If a response to Syria’s use of chemical weapons against its own citizens provided the first significant foreign policy challenge for a new administration, North Korea’s bombast represents a test of a different order.
No responsible public official can afford to ignore such threats, whatever judgements might be made about that country’s endless displays of brinkmanship.
Speaking of brinkmanship, America’s allies would be foolish not to recalibrate their own expectations of American behaviour under a Trump administration. In this regard Australia is – or should be – no exception.
While Turnbull might have emphasised his fealty to the alliance, the reality is that the Asia-Pacific – or as Australian officials emphasise these days, the Indo-Pacific (to include India and the Indian Ocean that laps at our shores) – has to accept that regional security increasingly will depend on Chinese engagement, whether we like it or not.
Both Turnbull and Pence made it clear they were looking to Beijing to help lessen tensions on the Korean peninsula and bring North Korea to heel. China has proved reluctant to assert its influence over its neighbour, but indications now are the Chinese accept that it is in their interests to calm the situation.
China has taken several significant steps to put Pyongyang on notice, including turning back coal shipments.
If Chinese and US pressure proves able to calm current tensions – and even bring about a freeze on North Korea’s nuclear ambitions – this may come to be regarded as an historic moment in regional security. It may also be a possible forerunner to the development of more formalised regional security arrangements.
American media reported that Pence’s visit to Australia and other regional countries was prompted partly by concerns in Washington that relations needed to be smoothed to combat reservations about the Trump administration’s commitment to the region.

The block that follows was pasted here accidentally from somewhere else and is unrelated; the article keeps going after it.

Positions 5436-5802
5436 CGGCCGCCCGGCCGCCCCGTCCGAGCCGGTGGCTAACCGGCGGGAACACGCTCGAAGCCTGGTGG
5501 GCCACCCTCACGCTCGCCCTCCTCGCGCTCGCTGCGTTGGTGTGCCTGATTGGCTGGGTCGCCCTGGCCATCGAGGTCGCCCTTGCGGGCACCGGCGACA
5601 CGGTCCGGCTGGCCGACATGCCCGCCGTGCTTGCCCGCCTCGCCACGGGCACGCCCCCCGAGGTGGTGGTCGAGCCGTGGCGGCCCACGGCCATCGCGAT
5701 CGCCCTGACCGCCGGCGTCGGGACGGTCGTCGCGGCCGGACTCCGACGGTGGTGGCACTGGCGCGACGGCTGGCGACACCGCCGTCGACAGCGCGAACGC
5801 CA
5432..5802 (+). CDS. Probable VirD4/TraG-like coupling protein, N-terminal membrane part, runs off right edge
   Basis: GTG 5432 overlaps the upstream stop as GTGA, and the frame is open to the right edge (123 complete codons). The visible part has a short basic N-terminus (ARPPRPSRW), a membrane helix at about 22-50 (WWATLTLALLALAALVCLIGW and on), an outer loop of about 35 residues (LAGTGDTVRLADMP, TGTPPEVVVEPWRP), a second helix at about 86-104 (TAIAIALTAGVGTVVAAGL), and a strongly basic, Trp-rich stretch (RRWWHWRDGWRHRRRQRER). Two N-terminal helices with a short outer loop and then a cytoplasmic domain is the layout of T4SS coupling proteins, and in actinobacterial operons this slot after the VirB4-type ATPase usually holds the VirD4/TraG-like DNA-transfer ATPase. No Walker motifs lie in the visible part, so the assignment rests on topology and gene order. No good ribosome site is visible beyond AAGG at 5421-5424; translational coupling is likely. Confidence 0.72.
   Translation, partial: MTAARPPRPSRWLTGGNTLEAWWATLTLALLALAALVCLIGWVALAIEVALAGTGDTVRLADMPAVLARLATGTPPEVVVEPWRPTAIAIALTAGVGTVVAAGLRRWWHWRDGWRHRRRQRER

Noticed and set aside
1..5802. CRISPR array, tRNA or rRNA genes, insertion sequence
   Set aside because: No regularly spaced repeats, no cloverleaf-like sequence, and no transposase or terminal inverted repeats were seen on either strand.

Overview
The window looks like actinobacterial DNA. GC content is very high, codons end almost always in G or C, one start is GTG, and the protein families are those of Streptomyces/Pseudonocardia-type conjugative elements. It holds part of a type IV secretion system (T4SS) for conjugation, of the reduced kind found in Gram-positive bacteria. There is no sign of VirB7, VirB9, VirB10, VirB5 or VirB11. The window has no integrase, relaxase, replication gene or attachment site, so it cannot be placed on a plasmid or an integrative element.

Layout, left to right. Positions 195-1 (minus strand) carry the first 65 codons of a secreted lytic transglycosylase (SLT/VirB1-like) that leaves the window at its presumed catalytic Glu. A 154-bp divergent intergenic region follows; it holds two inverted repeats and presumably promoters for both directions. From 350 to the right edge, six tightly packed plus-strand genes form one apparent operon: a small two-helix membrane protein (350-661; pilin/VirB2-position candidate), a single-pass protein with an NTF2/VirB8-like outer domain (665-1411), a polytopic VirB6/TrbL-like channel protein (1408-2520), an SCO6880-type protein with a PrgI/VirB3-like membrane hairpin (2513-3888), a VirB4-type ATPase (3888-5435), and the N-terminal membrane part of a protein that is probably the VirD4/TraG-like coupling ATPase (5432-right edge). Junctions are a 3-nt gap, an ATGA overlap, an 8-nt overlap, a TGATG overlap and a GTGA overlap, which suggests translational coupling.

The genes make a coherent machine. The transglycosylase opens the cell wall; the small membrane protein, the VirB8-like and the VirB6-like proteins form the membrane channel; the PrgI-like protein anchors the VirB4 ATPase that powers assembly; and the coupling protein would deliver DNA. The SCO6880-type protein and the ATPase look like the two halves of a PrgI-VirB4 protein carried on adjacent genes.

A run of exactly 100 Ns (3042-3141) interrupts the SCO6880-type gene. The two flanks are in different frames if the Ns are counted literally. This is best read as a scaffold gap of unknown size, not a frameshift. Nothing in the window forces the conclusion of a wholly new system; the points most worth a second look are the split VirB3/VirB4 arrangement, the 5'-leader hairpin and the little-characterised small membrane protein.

Trump’s decision to pull the US out of the Trans-Pacific Partnership agreement, his criticisms of China so-called “currency manipulation”, his threats to launch a trade war with China, his description of efforts to combat global warming as a “Chinese hoax”, and other intemperate statements have rattled traditional allies.
If the American embassy in Canberra had been paying attention to local media it would have reported back to Washington that there is a groundswell of opinion in Australia that would like to see the country reposition itself between its traditional ally and its most important economic partner.
Influential voices, including those of former foreign minister Gareth Evans, have been calling for less “reflexive” support for US policies. Opinion polls indicate the majority of Australians have a poor regard for Trump.
Whatever Pence and Turnbull may have said on that sun-filled day on the shores of Sydney Harbour, the world is changing fast and with it the context within which Australia interacts with its security guarantor. And perhaps just as importantly, with its principal economic partner.
Authors: Tony Walker, Adjunct Professor, School of Communications, La Trobe University